I am working on the editorial design of a book and Lucas Bihan of Bretagne
Type Foundry was kind enough to give me access to a trial version of his serif typeface »Self Modern«, which I am now using for a draft.
A preview of Self Modern:
Unfortunately, the typeface does not include the Umlaute (ä Ä, ü Ü, ö Ö), which I need since parts of the book are in German. What I would like to do for the draft, is to use Glyphs and take the existing
o Oof the typeface as the basis for creating the Umlaute myself, of course in communication with Lucas.
Not being a fully professional type designer, is there someone who could provide me with some information regarding the design of the Umlaute, specifically in a serif typeface? I assume there are things to keep in mind and an
Äis not created by merely copying the
Aand putting a couple of dots taken from the
You can find a lot of useful information and resources for designing diacritics here:
When designing a latin-based typeface, how are diacritics handled?
Specifically in this case The Diacritics Project. Which says:
The basic form of diaeresis and umlaut are two dots. The symbol thus may be created of two dots same as the one above i, placed in the same height. Sometimes, it is visually more pleasing to scale down the dot accents. However, even the scaled down dots should be of the same shape as the dot accent.
So in theory you can just take the existing characters and dots in the typeface.
Creating the glyphs…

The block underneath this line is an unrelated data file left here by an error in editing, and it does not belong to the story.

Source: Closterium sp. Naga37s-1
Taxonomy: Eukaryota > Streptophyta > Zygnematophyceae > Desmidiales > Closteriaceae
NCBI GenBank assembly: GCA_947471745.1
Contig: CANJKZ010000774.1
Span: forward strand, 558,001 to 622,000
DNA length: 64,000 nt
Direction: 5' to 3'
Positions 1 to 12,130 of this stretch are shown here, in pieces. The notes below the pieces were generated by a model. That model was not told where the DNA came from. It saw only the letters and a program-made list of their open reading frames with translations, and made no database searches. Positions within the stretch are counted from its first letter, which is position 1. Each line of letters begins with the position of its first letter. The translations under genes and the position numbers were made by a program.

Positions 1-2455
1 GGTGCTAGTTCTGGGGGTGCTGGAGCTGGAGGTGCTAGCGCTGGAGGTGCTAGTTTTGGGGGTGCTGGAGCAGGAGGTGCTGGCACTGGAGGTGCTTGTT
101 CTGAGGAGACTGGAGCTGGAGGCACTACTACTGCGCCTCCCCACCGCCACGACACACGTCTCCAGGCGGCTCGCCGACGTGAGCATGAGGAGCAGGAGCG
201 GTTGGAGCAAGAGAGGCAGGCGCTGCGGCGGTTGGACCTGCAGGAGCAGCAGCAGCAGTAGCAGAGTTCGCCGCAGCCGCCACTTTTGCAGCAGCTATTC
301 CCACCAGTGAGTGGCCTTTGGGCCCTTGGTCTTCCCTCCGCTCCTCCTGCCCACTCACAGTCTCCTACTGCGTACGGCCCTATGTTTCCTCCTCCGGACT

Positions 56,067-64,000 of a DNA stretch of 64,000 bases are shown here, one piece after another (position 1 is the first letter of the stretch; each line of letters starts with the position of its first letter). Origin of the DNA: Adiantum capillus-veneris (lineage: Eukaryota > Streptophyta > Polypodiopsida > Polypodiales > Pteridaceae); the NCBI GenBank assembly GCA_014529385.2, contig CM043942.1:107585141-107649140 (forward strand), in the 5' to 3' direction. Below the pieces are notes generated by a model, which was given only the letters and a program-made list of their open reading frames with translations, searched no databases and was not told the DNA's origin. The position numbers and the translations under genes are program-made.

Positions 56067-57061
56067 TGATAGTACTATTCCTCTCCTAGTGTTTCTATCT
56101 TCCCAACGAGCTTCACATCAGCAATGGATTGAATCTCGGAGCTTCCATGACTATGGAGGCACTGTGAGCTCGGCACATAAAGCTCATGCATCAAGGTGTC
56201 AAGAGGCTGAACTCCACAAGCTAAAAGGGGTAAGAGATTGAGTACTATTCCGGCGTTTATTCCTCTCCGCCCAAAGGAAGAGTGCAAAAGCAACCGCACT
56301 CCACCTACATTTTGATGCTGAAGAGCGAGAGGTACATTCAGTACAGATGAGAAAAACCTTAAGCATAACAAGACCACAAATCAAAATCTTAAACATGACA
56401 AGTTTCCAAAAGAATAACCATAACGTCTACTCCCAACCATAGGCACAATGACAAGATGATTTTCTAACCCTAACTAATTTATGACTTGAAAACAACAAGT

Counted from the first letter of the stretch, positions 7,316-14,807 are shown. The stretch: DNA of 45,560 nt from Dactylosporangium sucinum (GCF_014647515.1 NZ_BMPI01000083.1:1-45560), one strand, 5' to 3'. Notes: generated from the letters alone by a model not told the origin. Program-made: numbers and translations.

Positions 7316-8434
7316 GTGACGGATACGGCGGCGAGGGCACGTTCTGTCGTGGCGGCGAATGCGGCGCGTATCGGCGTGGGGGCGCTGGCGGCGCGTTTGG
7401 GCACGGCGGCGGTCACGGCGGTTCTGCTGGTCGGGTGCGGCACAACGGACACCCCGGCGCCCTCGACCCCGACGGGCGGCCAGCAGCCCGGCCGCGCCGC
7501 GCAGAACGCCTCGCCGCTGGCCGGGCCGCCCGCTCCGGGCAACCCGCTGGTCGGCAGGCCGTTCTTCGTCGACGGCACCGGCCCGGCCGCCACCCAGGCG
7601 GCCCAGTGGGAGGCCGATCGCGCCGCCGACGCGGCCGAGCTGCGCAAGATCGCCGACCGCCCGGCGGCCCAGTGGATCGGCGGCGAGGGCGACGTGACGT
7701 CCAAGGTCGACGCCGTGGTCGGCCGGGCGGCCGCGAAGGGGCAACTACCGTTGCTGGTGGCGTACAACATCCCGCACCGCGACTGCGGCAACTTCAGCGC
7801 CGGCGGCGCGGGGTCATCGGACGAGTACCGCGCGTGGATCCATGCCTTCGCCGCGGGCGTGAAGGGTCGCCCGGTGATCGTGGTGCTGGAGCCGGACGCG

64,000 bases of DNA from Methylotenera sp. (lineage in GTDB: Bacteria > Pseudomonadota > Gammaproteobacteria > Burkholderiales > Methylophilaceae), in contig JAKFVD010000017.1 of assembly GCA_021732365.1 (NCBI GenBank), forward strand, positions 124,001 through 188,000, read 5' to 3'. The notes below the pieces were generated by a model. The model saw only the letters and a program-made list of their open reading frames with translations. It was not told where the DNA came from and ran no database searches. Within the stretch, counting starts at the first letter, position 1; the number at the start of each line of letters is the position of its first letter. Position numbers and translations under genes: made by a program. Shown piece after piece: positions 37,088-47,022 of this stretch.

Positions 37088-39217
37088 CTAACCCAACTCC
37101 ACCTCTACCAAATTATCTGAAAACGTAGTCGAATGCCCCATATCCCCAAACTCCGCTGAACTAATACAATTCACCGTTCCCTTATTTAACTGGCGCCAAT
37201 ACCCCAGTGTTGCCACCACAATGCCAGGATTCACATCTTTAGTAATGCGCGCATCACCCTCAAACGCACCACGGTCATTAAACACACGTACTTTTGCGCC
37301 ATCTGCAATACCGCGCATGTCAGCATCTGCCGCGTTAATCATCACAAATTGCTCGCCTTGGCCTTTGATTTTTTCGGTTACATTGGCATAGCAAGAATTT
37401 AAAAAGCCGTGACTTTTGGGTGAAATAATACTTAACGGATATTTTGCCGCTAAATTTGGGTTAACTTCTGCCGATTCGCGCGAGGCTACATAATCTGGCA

In Glyphs you need to create new glyphs for the diacritics you’re missing and set up anchors for those diacritics so Glyphs can auto-generate the combined glyphs for you.
Right clicking the relevant item in the Languages section of the left sidebar of the font view will show you the glyphs you’re missing and let you generate them…
Note; the glyph you want is the “Dieresis“, what Glyphs calls the umlaut is actually a double acute.
To make things easier, first generate only the diacritic glyph.
Then you need to create the paths in the glyph (so copy/paste some dots and scale/reposition as needed). Set the anchors while you’re there too (cmd+U); the anchors are used to position the components in the generated combined characters so you may or may not need to adjust the anchors.
Then go back and generate the combined characters.
Creating the diacritics first allows Glyphs to auto-generate the combined characters as they are created. Otherwise it would have generated everything as an empty glyph and you would need to go through each and go to Glyph → Make Component Glyph to auto-generate them.
More info on setting up diacritics in Glyphs here:
Source : Link , Question Author : JoSch , Answer Author : Community